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Hypertrophic cardiomyopathy: Paradigm shifts in the last 30 years (Part 2)
Miocardiopatia hipertrófica: mudanças de paradigma nos últimos 30 anos (Parte 2)
Nuno Cardima,b
a Nova Medical School, Lisbon, Portugal
b Hospital CUF Descobertas, Lisbon, Portugal
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“Half of what you are taught in medical school will be wrong in 10 years’ time.”

– Sydney Burwell, 1944

Severe hypertrophic cardiomyopathy is untreatable and the prognosis is poor

Contemporary advances in the treatment of HCM have substantially modified its prognosis; this disease, previously considered untreatable and with high mortality,1 is now treatable, with a similar mortality to that of the general population.

Risk stratification of sudden cardiac death (SCD) in the context of primary prevention identifies high-risk patients, who should receive an implantable cardioverter-defibrillator (ICD).2 However, despite improved patient selection, there is still room to optimize the current algorithms, since the incidence of appropriate interventions in primary prevention is only 3–4%/year (versus 10%/year in secondary prevention1,3).

For a long time, the treatment of intraventricular obstruction was based on the use of beta-blockers and disopyramide, but surgical septal myectomy is currently a highly effective intervention with very low mortality.1,4 Since 1995, percutaneous alcohol septal ablation has emerged as a less invasive alternative to surgery, with excellent results, low mortality, and similar outcomes, despite shorter follow-up times, delayed response and higher rates of permanent pacemaker implantation.4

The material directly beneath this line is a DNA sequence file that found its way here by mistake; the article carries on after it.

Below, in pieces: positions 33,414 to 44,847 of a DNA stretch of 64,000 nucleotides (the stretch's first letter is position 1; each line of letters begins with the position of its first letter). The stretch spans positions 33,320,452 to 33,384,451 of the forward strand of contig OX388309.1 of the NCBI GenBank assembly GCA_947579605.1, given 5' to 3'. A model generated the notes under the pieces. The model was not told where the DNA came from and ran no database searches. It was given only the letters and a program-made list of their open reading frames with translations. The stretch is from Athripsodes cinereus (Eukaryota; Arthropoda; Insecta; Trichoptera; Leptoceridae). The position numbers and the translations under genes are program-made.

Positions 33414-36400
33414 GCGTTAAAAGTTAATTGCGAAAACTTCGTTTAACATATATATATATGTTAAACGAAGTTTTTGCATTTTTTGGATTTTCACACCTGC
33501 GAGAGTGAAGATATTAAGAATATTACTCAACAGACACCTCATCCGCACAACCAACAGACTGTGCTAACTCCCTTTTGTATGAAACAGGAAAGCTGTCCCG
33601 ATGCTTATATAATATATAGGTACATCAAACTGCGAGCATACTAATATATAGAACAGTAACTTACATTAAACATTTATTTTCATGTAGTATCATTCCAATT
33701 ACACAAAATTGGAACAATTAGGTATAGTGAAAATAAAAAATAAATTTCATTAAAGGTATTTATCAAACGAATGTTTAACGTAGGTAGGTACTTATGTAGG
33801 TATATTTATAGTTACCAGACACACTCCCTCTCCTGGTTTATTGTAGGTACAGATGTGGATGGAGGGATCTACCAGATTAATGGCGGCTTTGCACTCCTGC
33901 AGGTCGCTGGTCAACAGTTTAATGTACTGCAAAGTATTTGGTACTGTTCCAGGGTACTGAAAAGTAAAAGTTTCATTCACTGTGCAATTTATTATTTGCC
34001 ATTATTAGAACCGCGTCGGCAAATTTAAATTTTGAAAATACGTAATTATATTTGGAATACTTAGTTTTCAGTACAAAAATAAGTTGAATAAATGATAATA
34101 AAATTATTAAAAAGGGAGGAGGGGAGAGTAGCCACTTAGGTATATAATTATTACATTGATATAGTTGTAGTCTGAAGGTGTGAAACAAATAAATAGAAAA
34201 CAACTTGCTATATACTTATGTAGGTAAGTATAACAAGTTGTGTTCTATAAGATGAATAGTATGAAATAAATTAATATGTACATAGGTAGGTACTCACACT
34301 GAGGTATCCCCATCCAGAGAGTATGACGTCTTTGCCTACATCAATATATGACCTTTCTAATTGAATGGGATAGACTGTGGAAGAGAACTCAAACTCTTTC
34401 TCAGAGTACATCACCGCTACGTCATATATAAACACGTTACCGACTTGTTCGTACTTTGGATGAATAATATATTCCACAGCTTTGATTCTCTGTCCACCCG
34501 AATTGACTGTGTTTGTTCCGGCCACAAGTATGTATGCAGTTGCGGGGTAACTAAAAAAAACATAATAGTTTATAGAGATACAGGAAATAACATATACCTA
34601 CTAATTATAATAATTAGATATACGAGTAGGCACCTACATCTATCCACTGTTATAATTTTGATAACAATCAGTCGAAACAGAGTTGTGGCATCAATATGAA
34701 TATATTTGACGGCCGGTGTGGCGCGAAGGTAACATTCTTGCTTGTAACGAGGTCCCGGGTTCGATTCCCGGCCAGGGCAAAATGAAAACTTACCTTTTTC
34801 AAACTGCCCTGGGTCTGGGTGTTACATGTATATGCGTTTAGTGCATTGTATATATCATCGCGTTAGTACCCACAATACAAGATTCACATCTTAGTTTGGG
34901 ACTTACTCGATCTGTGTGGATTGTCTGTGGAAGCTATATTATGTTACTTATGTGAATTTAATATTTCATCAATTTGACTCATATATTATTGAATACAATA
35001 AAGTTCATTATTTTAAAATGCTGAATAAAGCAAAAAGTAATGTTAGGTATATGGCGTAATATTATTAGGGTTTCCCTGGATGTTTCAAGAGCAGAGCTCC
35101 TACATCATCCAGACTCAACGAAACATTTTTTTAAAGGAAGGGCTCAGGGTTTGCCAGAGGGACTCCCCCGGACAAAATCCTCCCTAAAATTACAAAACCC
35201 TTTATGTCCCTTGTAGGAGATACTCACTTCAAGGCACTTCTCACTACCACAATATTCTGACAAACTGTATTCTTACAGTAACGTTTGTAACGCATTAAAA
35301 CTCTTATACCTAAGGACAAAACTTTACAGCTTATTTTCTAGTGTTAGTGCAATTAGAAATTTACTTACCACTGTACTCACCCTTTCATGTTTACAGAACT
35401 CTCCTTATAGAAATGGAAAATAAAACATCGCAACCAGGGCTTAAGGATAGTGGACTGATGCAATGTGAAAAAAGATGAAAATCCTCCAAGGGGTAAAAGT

Recently, a new drug class, myosin inhibitors, has been developed.5 By reducing the excess actin–myosin cross-bridges in HCM, these drugs decrease the contractility of the interventricular septum, increasing left ventricular (LV) outflow tract dimensions, and thereby interrupting the pathophysiological cascade of obstruction.5

In heart failure with preserved ejection fraction (HFpEF), medical treatment involves the preservation of sinus rhythm to maintain atrial contraction. In addition, heart rate reduction to increase the duration of diastolic time and LV filling, and improvement of the ‘diastolic environment’, may also be useful. Recently, sodium-glucose cotransporter-2 inhibitors have also shown benefit in HFpEF. Some patients who are refractory to medical treatment evolve to a restrictive filling pattern, becoming candidates for heart transplantation.6,7

A small percentage of HCM patients progress to systolic dysfunction and heart failure with reduced ejection fraction (HFrEF). In the presence of intractability to medical therapy, advanced HF treatment and possible heart transplantation should be considered. HCM patients have excellent survival after transplantation (85% at one year, 75% at five years and 61% at 10 years), due to their younger age and fewer comorbidities.6,7

In patients with atrial fibrillation (AF),7 it is important to try to preserve or restore sinus rhythm, using electrical or chemical cardioversion, usually with amiodarone, disopyramide or sotalol, and/or AF ablation. In cases where preservation of sinus rhythm is not predictable or feasible, a rate-control strategy should be adopted, with beta-blockers and/or calcium channel antagonists (verapamil or diltiazem). Radiofrequency ablation or, if there is concomitant myectomy, surgical ablation (Cox-Maze surgery) may be considered.7

The threshold for oral anticoagulation in HCM should be very low and independent of the CHA2DS2-VASc score, and novel oral anticoagulants or vitamin K antagonists should be used.7

Is severe HCM untreatable and is the prognosis poor? No, HCM is nowadays a treatable disease. Treatment exists, even for severe forms, and its prognosis, when appropriately treated, is overall similar to that of the normal population.

Competitive physical exercise is always contraindicated in these patients